If you would like to be outraged, turn to page 4

What an odd week it’s been. On Wednesday afternoon, I was sitting in Dublin airport, a sizeable snowstorm visible through every window, sipping what was alleged to be tea and flanked on all sides by the moral outrage of the British press. The TV in the hotel had Sky News, so I’d caught moments of the scandal as it unfolded by, even now, I can’t quite believe how it was escalated so quickly by the delightful, intelligent and well-rounded individuals who work for the Mail.

If  I might just, briefly, focus on the point that I believe to be key to the whole situation. Prior to the papers getting hold of the story, there had been five complaints, and only two had come immediately after the show had aired. Now, it’s also worth stating that what Brand and Ross got up to in that particular programme should not have been broadcast. But, I think it says a great deal about what that show must have been like that such content only provoked two complaints from its actual listeners. Thus, the people tuning in for that particular programme were, almost entirely, untroubled by that incident and felt it was in keeping with what Saturday night on Radio 2 offered.

I could spend several days writing about the people who are willing to be engineered into moral outrage by the very people who claim to want to protect our delicate little minds from such filth, but I’ll try and keep it brief. If what was said was humiliating for Andrew Sachs‘ granddaughter, then why on earth did the Mail decide to take something that had only been heard by a little under half a million Radio 2 listeners and reprint it for the benefit of the masses?

That Russell Brand, he’s outrageous. The things he says aren’t fit for the good people of Britain to hear. Why not read them instead?

It’s typical Mail reportage.

So-and-so went to a film premiere last night looking really slutty. Here’s a fucking huge picture of her so that you can examine exactly how slutty she looked. Hands on the table at all times, please.

As someone who struggles with the notion that God guides us all through our daily lives, I’m tempted to try and organise 10,000 complaints about Songs Of Praise. I find it offensive to my beliefs and, although I’ve never seen it, they sing songs about God and bang on about him being a redeemer and stuff. Honest, I read it in the paper. Then again, I could engage my brain for, ooh, maybe five seconds, and realise that this programme isn’t for me. That’s why I haven’t watched it and it’s why it hasn’t actually offended me. There, that was a really unnecessary crisis averted, wasn’t it?

On Thursday night, Newsnight gave over the first thirty minutes of the show to this story. Thirty minutes! Still, it’s not like a super-power is about to appoint a new President or anything, is it? Emily Maitlis appeared to want to leave Mark Thompson as close to death as her sense of humanity allowed during her interview and actually bothered to quote a fairly typical Frankie Boyle crack from Mock The Week at him twice, in the hope that he would condemn that and give the hacks something else to find some fake ire over.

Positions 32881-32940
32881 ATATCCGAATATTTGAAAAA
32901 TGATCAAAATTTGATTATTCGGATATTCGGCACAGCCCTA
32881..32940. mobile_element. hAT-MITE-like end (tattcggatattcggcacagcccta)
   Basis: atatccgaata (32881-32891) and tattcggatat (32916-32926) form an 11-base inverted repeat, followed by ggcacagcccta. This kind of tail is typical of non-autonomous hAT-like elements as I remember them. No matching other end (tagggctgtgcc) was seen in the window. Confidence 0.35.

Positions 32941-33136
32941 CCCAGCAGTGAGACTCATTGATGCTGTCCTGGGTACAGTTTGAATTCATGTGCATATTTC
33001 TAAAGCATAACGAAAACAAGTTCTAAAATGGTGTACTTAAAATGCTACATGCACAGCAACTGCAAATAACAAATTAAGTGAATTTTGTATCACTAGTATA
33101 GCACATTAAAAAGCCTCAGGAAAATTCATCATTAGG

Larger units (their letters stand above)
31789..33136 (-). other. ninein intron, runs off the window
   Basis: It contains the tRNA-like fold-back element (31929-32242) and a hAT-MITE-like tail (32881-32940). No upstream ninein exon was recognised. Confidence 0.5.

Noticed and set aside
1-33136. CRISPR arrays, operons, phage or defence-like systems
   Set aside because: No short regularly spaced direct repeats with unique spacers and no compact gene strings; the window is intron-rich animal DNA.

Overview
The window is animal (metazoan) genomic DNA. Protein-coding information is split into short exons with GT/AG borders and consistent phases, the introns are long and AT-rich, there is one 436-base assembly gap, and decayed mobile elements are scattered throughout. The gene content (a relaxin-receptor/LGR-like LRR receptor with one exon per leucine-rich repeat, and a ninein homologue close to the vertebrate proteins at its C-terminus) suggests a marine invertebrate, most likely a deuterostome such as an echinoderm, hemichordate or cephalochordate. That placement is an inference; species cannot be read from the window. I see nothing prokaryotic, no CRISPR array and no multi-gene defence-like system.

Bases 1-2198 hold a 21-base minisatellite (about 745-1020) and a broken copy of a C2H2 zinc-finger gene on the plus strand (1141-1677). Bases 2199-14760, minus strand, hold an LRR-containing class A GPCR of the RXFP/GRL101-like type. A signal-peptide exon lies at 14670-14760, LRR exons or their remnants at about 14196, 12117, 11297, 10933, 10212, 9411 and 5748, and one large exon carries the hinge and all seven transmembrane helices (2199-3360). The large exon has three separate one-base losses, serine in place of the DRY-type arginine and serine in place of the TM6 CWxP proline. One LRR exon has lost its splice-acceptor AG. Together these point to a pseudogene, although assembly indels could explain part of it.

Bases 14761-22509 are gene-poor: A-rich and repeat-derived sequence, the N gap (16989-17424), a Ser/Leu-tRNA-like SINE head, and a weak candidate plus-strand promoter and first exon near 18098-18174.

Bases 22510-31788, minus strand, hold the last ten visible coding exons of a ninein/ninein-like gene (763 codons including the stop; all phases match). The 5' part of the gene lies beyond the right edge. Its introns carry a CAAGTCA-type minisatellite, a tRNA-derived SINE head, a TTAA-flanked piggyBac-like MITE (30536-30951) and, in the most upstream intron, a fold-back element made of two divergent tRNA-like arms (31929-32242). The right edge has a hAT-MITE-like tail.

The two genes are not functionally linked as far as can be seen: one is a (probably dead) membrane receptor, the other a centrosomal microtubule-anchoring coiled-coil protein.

I know that this blog is essentially about music, but I get a lot of my musical info and awareness from some of the BBC’s outstanding broadcasting. The Beeb means a lot to me and the access I have to it is something I cherish. The thought that this story will lead to an even more timid BBC than we already have, post-phone-in scandal, genuinely troubles me. Not as much as Fox News does, mind you.


Mixtape…blah, blah, nostalgia, blah…

I was about to start with a profound and incisive statement, but that new Bloc Party single really is fucking dreadful, isn’t it?

I’ve spent a thoroughly enjoyable day rearranging bits of the record collection and ripping assorted tracks to the computer in order to refresh the content of my mp3 player and contruct a decent mp3 CD for a long car journey that’s coming up. It’s wonderful just browsing through the tunes that have, at various times in the last few years, meant rather a lot to me. I did the slightly embarrassing, but hugely popular, swivelling-a-little-bit-in-a-computer-chair dance to Stardust‘s Music Sounds Better With You‘ earlier and it was hugely satisfying. And what about ‘Forever J’ by Terry Hall? A beautiful, beautiful song which was sampled on ‘Life In Mono’ by Mono, which I’ve also ended up digging out. However, whilst finding out more about it I stumbled upon the Emma Bunton cover version. Eugh. Now, I actually really liked that soul-pastiche album she did a few years back. The one with pink cover. But this is not good. At all. The original is, however, and it would seem you can still buy it via the iTunes empire.